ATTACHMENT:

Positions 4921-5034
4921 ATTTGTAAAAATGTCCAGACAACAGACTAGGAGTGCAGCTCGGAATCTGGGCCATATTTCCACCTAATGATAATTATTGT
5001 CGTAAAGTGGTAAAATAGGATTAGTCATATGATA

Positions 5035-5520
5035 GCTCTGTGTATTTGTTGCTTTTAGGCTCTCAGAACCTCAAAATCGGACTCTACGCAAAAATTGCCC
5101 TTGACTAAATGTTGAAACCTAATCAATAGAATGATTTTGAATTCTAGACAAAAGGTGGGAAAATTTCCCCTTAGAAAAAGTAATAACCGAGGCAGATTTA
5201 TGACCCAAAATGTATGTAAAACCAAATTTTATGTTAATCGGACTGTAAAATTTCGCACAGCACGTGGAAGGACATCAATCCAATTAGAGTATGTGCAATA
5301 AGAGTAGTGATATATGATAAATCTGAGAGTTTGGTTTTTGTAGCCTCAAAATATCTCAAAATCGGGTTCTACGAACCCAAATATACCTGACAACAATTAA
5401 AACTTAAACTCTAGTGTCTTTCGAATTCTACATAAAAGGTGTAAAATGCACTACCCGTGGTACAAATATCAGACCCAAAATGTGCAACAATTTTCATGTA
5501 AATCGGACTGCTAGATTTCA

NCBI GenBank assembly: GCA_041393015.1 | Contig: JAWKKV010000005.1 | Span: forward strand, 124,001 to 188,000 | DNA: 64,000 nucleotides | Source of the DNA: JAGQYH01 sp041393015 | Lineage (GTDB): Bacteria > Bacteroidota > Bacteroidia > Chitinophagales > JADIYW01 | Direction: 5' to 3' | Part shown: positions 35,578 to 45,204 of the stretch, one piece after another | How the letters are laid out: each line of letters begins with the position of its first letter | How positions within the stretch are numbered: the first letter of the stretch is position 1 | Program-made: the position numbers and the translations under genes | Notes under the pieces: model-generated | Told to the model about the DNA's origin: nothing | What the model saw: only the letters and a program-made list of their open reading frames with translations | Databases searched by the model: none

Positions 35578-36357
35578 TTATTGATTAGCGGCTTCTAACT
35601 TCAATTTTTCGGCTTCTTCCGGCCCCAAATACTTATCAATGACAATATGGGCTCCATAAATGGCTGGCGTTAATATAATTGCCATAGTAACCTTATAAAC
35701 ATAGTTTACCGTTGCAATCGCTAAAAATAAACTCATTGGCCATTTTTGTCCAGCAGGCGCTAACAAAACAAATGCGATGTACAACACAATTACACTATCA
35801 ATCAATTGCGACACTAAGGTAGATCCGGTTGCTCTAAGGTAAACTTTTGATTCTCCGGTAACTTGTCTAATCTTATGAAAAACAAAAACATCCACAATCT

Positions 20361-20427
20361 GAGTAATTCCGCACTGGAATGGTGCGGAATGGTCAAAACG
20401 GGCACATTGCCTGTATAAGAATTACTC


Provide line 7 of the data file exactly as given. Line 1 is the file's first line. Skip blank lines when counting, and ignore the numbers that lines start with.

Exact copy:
5201 TGACCCAAAATGTATGTAAAACCAAATTTTATGTTAATCGGACTGTAAAATTTCGCACAGCACGTGGAAGGACATCAATCCAATTAGAGTATGTGCAATA